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Businesses need to be prepared for cybercrime attacks

16 November 2015

Robert Bond, partner and head of Charles Russell Speechlys’ internationally recognised data protection and cyber security team, joined forces with DI Andy Haslam, head of Surrey & Sussex Police Cyber Crime Unit to advise Surrey businesses about how to prepare for and tackle cybercrime attacks.

The event, at Charles Russell Speechlys’ offices in One London Square, was attended by over 40 local businesses, keen to find out more on how to deal with this increasingly prevalent and potentially destructive corporate crime.

The speakers talked about a variety of internal and external threats, including:

  • disgruntled employees misusing client and staff data
  • emails with sensitive data inadvertently sent to the wrong recipient, and
  • hackers infiltrating a company website.

They asked businesses to be wary of phishing emails requesting changes to bank mandates or clicking on email links or attachments which could contain damaging viruses.

According to Robert Bond (who is also an author on data protection, information security and cyber risks):

"Businesses should never be ashamed of admitting there has been a data breach or they have been a victim of cybercrime. However, they should be ashamed if they did not have processes and procedures in place to anticipate such events."

He explained that new laws may require that data breaches are reported to the Information Commissioner within 72 hours and that data breach subjects must be alerted under current laws. Depending on the attack, a business may be investigated and have to pay a fine if they have not complied with the Data Protection Act.

The fine can sometimes be reduced if it’s evident that the business had all the processes in place to protect itself from such an incident.

"In my view, it’s not the fine that could be the most damaging to a business," explained Robert, "The biggest damage from a corporate cyberattack is the reputational one to your brand. Losing trust is far more detrimental to businesses of all sizes than any other fall out - it can take years to build that trust back again."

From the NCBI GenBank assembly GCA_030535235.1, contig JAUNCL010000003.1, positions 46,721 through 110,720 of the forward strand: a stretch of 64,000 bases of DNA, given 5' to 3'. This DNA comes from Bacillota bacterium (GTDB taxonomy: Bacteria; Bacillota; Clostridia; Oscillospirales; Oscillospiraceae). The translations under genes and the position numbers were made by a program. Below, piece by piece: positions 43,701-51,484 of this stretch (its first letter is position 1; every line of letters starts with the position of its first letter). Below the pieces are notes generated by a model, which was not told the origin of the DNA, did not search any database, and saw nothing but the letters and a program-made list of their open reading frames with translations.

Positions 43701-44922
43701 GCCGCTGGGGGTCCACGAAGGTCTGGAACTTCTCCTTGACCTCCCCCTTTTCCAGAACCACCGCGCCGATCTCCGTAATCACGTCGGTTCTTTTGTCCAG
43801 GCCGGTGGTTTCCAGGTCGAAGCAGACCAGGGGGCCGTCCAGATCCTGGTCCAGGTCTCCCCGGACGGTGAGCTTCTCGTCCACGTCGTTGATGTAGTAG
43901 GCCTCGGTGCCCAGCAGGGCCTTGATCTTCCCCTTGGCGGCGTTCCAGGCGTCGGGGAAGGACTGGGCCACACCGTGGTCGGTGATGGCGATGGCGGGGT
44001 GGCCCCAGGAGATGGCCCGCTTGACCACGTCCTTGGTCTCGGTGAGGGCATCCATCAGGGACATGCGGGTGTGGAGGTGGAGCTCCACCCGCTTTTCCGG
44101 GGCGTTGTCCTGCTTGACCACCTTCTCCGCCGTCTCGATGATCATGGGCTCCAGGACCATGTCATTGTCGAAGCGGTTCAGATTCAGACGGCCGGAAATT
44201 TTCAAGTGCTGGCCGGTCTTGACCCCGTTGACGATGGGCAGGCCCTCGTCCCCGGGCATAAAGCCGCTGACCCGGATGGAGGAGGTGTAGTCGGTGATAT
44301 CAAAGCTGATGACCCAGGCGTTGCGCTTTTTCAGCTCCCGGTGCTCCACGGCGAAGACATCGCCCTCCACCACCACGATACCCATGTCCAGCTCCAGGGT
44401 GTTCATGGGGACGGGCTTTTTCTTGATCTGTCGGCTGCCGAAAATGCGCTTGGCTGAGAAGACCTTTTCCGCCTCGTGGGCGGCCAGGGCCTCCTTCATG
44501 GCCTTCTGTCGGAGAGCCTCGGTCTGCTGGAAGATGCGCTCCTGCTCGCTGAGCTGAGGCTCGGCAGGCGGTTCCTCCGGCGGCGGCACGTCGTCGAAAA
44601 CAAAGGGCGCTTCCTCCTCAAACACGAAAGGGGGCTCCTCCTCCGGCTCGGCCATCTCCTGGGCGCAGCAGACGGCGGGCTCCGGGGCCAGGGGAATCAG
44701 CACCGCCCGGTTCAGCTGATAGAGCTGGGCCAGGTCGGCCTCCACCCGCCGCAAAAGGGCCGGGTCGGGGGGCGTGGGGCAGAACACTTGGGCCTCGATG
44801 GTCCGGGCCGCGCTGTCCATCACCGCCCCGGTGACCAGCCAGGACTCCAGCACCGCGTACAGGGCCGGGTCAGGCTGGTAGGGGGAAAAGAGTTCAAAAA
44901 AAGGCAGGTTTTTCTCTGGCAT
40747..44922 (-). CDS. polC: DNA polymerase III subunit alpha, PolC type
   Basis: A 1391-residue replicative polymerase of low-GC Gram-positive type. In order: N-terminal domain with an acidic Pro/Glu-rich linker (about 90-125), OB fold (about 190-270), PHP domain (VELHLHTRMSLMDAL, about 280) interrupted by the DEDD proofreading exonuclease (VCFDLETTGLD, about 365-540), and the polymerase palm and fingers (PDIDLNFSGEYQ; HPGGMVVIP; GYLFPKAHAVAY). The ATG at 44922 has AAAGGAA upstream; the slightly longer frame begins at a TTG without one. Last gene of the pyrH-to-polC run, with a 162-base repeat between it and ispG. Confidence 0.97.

Robert’s advice to business included the following top five tips:

  1. Have strong antivirus software and keep your software up-to-date with the latest patches
  2. Require everyone in the business to change their passwords on a regular basis
  3. Think twice before clicking on emails – especially if there’s a link or attachment which you weren’t expecting; if you receive a request to change details on a bank mandate, telephone the company you believe it is from to verify that the information you have received by email is correct
  4. Appoint a rapid reaction task force/information security officer and make sure the business has agreed procedures and policies in place should a breach of security or cyberattack happen
  5. Make sure you know what security measures your third party suppliers have in place – such as your outsourced IT or HR companies who will have access to your data, data which you are liable for

Robert Bond highlighted the importance of increasing co-operation between businesses and the police. DI Andy Haslam advised businesses to report cybercrime attacks to ActionFraud on 0300 123 2040 as the more intelligence the police has on internet crime, the better equipped they will be to address it.

He encouraged attendees to visit www.cybersafesurrey.org or www.cyber-essentials-scheme.co.uk for further information on how to prevent or deal with cybersecurity issues.